Once you have the hole cut to the size you need, sand any rough edges down with some fine grit sand paper. Now lay the grill over the hole and carefully match them up. Now mark the mounting holes by using a pencil and sticking it in the grills mounting holes and wiggling it back and forth. Now carefully drill those holes with the correct diameter drill bit. You can find out what size drill bit you need by finding a drill bit that will fit thru the grills mounting hole.
Once the holes are drilled you are ready to assemble everything. If you use a laser cut grill you may want to use a piece of stiff screen to stop any objects from entering your computer case.
Hold the grill to the front panel and insert the screws thru the mounting holes of the grill and on thru the front panel. If you are going to use screen, put holes in it where the mounting screws will go thru it and mount it on the back side of the case and put the nuts on the screws and tighten them. Now your fan will have an easier time pulling fresh air in the case.
got feedback? review from icrontic.com.
First thing is first, looking at the front of the computer, take off the left panel of the case. You'll notice 2 thumb screws holding the side panel on. You can unscrew them, then slide the side off.
Even with OEM (retail; Dell, Compaq, HP.. ect) nearly all computer cases have IDE expansion bays that are on the front panel of the computer. You can pull them all out, creating a nice size gap in the front of the case.
If you want, near the back of the computer, you can also pull out any extra PCI bay covers by unscrewing them creating a couple extra vents. Think car grill.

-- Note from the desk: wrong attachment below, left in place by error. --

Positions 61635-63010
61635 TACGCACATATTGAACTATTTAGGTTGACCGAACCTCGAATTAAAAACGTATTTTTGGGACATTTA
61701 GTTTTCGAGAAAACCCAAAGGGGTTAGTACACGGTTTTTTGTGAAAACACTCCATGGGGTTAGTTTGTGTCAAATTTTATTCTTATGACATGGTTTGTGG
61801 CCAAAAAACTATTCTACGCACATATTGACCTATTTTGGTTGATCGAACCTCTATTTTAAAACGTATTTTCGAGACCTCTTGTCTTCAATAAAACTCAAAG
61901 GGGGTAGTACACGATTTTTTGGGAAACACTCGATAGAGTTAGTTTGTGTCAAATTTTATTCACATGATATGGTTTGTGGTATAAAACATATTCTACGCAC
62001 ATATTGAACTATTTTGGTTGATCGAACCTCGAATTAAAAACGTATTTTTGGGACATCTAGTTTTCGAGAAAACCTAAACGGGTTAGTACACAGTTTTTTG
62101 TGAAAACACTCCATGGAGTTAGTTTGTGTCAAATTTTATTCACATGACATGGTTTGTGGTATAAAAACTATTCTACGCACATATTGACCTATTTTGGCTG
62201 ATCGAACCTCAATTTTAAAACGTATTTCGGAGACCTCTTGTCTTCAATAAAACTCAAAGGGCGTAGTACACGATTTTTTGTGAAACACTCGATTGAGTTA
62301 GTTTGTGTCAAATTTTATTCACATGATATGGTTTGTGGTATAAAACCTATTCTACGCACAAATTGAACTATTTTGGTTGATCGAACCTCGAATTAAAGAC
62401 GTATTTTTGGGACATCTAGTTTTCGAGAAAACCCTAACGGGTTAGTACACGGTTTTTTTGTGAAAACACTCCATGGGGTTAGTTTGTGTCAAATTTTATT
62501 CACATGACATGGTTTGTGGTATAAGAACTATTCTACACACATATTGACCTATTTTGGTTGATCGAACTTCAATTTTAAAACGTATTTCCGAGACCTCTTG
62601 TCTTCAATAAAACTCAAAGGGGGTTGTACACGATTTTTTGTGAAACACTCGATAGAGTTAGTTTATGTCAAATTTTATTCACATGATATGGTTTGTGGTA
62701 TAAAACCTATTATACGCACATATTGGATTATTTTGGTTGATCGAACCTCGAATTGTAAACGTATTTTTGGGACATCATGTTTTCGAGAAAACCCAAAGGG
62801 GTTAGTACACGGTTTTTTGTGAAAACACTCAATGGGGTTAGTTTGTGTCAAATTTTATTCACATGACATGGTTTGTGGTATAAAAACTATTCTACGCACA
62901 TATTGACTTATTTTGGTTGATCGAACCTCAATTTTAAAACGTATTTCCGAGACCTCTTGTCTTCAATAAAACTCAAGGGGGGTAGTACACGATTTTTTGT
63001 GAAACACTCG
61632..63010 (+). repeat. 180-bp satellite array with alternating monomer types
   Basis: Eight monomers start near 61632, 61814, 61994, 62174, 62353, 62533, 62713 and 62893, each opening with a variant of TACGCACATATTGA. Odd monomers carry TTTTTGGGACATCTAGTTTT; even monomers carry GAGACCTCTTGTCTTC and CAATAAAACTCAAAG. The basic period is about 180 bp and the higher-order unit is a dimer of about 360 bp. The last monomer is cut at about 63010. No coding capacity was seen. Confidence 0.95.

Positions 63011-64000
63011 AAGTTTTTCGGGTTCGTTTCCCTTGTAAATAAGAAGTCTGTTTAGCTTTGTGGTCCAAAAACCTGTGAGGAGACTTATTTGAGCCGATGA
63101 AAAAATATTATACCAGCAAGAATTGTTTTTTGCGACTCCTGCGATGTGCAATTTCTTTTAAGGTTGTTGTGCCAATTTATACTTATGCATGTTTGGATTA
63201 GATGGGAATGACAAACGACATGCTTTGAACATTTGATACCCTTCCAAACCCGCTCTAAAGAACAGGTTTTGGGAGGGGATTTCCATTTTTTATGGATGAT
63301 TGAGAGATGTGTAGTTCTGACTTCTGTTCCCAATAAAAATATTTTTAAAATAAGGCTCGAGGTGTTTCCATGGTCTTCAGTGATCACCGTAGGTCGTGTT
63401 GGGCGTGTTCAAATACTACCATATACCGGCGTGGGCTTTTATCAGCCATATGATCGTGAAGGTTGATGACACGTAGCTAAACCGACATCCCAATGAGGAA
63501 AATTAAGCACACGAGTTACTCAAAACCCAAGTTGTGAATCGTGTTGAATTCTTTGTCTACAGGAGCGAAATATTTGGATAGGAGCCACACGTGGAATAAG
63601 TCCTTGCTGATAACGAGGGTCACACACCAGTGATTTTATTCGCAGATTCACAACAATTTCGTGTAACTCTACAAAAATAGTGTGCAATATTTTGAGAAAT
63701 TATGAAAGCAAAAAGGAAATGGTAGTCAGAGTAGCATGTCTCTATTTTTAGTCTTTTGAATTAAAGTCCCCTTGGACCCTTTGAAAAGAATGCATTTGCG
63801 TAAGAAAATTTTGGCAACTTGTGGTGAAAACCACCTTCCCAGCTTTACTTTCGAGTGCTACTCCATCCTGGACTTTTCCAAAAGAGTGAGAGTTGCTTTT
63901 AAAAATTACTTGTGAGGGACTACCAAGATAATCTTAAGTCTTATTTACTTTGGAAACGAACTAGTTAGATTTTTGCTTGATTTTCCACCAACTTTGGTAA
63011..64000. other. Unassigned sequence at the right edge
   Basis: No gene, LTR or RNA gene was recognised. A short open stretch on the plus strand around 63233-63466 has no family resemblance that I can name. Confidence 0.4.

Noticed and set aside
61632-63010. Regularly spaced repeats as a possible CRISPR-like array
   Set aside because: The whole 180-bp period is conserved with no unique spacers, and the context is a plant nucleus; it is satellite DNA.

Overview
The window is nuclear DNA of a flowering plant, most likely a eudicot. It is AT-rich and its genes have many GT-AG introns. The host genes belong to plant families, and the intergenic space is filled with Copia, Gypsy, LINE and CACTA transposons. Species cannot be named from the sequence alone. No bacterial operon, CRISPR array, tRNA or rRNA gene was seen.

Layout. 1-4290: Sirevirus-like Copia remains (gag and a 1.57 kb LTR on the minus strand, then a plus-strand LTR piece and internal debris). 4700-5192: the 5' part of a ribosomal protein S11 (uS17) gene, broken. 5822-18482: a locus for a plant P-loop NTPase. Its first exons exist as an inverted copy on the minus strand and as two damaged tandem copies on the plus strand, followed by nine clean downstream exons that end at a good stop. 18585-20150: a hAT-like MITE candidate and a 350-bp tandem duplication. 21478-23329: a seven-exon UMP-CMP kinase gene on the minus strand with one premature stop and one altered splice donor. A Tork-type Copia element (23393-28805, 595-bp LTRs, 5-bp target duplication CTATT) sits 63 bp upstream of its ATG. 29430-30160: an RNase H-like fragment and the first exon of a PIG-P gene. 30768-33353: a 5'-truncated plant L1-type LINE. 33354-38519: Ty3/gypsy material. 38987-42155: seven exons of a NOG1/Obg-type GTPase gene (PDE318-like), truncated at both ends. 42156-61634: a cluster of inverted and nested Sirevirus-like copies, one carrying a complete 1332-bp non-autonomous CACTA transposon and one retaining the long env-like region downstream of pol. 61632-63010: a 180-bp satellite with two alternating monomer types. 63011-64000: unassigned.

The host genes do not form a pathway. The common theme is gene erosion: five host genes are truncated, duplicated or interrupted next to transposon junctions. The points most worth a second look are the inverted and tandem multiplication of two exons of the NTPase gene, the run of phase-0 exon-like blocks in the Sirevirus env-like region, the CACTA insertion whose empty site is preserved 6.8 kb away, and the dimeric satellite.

If you have a can of compressed air, while your case is all apart (and computer is hopefully off) blow out your case with the can. If a little dinky can of air isn't going to move the 4cm thick dust coating inside your system, if you have a Shopvac or anything that will blow air, more common, a vacuum cleaner, take the computer outside and let her rip.
Now that your case looks like a skeleton and it's mostly dust free, if you have a little office fan, something small like a 6" (about 13cm for you metric folk) electric fan. You can then position the fan to circulate the air inside the case. You can experiment with fan alignment with whatever works best for you.
When you put your ghettoized self-cooling computer back in it's place, make sure it's not pushed up against a wall. You can leave it against the wall if it is the side that holds the motherboard.
Now go buy a decent heatsink and some case fans!
got feedback?this web site.
Buying Panaflos from certain resellers, such as Newegg, can add much cost to the fan with the tail, as shipping can get expensive. Other dealers, such as Caseetc offer Panaflos with tails pre assembled for much less. Customer service is also very nice from both resellers.
First off we have the regular male molex end connector. This pin number and color relationship are the same whether it's a male or female connector. The connectors are designed (keyed) so they only fit together one way, which prevents you from damaging your hardware.
Next we have the fan connector. Note the red wire is 12V+ and black is ground.
To run your fans at 7V (12V-5V) simply run the red fan wire to the 12V pin of the molex connector and the black to the 5V pin as shown below.
Enjoy your quiet fans!
Images from bleedingedge.com